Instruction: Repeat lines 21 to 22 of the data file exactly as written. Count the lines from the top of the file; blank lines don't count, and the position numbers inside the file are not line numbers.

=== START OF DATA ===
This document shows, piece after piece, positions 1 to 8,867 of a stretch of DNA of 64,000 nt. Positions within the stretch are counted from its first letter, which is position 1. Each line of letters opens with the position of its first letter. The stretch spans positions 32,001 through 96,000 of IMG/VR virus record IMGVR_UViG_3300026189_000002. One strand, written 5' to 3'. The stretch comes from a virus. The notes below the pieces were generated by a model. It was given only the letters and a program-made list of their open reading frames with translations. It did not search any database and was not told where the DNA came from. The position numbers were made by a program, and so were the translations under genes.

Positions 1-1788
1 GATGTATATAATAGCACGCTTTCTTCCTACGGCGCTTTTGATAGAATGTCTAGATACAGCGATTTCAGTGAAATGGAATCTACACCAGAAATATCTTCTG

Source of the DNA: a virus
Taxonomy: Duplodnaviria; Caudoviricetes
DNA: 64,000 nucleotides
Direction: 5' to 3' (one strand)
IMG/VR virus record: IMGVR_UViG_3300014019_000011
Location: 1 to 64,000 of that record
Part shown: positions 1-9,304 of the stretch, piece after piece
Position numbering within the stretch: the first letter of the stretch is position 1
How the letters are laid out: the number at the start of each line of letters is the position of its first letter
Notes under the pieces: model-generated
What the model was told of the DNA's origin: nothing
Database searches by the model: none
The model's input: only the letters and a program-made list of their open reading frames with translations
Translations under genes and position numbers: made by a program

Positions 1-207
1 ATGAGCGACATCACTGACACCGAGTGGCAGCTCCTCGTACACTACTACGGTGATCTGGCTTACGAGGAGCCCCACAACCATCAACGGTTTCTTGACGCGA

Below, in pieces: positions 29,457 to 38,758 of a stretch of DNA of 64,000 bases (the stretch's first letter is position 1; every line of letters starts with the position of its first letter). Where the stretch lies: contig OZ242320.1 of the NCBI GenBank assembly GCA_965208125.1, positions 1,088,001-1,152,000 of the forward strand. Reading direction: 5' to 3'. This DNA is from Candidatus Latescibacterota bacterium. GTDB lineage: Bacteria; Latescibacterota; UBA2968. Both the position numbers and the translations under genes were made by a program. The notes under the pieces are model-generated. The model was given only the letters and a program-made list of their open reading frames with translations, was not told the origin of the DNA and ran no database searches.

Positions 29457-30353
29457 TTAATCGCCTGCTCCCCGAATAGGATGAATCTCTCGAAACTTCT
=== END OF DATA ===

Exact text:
Positions 29457-30353
29457 TTAATCGCCTGCTCCCCGAATAGGATGAATCTCTCGAAACTTCT